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INDIANAPOLIS (AP) — Bojan Bogdanovic scored 28 points and the Indiana Pacers used a late 9-0 run to hold on for a 109-104 victory over the Los Angeles Clippers on Friday night, putting them on the precipice of clinching a playoff spot.

The Pacers won for only the second time in five games but can clinch a playoff berth with one more win or a Detroit loss.

Los Angeles’ fading playoff aspirations were dealt another blow. The Clippers are now three games behind Utah for the final postseason spot in the Western Conference. Utah was playing later Friday.

Lou Williams led Los Angeles with 27 points and DeAndre Jordan finished with 14 points and 11 rebounds as the Clippers lost for the fifth time in six games.

They certainly had a chance to turn things around.

After the Clippers rallied from an 18-point deficit to take an 88-87 lead with 7:36 left in the fourth quarter, the teams traded the lead 10 times before Victor Oladipo made one of two free throws to leave it tied at 100 with 2:17 to play.

Bogdanovic broke the tie with a 12-footer and the Pacers followed that with seven straight points before Williams made a layup with 12 seconds left to end the run.

The Clippers were making shots early but couldn’t pull away from Indiana.

They led 28-27 after one and allowed Indiana to use a 9-2 spurt midway through the second quarter to erase a six-point deficit and take a 40-39 lead.

The Pacers scored the final five points of the half to break a 53-all tie and broke it open early in the third when Oladipo made his first three shots of the game, including two 3-pointers to make it 66-55.

Indiana then poured it on. Thaddeus Young‘s layup with 9:02 left in the third made it a 12-point game. Milos Teodosic‘s basket briefly halted the run, but the Pacers scored the next nine points to make it 75-57 with 6:19 to go.

Los Angeles closed the third quarter on a 12-5 run to get to 82-76.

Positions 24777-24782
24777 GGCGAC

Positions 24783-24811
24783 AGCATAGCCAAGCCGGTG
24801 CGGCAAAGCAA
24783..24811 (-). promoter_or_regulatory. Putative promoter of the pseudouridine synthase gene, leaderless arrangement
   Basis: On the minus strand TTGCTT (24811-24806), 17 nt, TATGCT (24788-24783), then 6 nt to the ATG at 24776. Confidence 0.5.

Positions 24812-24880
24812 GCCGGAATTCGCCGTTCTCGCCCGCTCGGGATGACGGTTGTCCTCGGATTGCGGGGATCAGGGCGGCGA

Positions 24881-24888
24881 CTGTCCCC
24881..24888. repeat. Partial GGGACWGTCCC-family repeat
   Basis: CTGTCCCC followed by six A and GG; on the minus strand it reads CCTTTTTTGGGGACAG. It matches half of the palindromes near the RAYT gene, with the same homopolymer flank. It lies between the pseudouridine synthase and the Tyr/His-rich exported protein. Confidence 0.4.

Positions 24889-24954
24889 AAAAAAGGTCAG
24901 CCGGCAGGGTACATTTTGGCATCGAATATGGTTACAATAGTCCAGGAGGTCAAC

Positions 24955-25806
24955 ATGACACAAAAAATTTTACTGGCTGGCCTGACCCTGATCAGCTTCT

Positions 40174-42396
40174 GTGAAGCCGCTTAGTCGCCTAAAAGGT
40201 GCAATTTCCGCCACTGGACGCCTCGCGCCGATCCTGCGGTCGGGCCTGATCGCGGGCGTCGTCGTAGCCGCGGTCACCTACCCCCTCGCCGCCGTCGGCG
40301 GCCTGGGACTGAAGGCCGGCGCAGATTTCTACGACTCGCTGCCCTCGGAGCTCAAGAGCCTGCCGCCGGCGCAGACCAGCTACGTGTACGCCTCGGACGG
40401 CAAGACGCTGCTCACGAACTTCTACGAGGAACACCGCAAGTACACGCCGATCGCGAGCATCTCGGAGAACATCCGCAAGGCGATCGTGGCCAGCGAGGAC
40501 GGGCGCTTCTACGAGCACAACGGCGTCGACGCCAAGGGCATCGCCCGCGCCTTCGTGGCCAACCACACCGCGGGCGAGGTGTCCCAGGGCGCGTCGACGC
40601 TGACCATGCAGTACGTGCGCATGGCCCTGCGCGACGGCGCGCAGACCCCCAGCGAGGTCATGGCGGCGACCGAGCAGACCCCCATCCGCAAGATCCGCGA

LeBron James throws touchdown pass like Cleveland fans hope Sam Darnold can

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Cleveland fans can only hope Sam Darnold is as good a passer as LeBron James.

And that his receivers are better than Jose Calderon. Or at least taller.

LeBron James grabbed a rebound and threw a perfect touchdown pass to a leaked out Jose Calderon as the Cavaliers went on to beat the Phoenix Suns Friday night.

🙌🏽 @kingjames 🎯 @jmcalderon8 🙌🏽

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By the way, LeBron made a nice dish to the returned Larry Nance Jr., too.


Report: Rockets to waive Brandan Wright

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Finally healthy, it was easy to see where big man Brandan Wright would fit on Mike D’Antoni’s Rockets — he’s an athletic big man who can get up and down the court, he knows how to finish lobs above the rim, and could provide some front line depth behind Clint Capela and Nene. That’s why the Rockets picked him up in February after he was bought out by the Grizzlies.

It didn’t work out that way. Wright played in one game with Houston before his sore knee forced him to shut it down. He has not played since.

The Rockets are moving on, waiving Wright and bringing in forward Le’Bryan Nash out of the G-League on a 10-day contract, reports Jonathan Feigen of the Houston Chronicle.

With center Brandan Wright unable to return from his knee issues this season, the Rockets will release Wright, who signed as a free agent last month, a person with knowledge of the move said…

He had a minor procedure and will work on his rehab with the Rockets staff, the individual familiar with the plans said.

 “Brandan did everything positive,” Rockets coach Mike D’Antoni said. “He just wasn’t physically able to hang in there. We hate it that the guy isn’t part of this.”

Wright has played in just 28 total this season averaging 5 points and 3.4 rebounds in 13.6 minutes. He’s battled knee issues for a few seasons now and has not played more than 28 games in the last three. If healthy he can help teams, but we’ll see if he ever gets back into the NBA.

The Rockets use Ryan Anderson as their backup center, using Nene less of late, although how much D’Antoni can use Anderson in the playoffs due to his defensive challenges remains to be seen.

Nash, who played a season at Oklahoma State, will get his first taste of the NBA. He was a highly recruited kid out of high school, and this season has averaged 8.5 points in 19 minutes per game for the Rio Grande Vipers this season.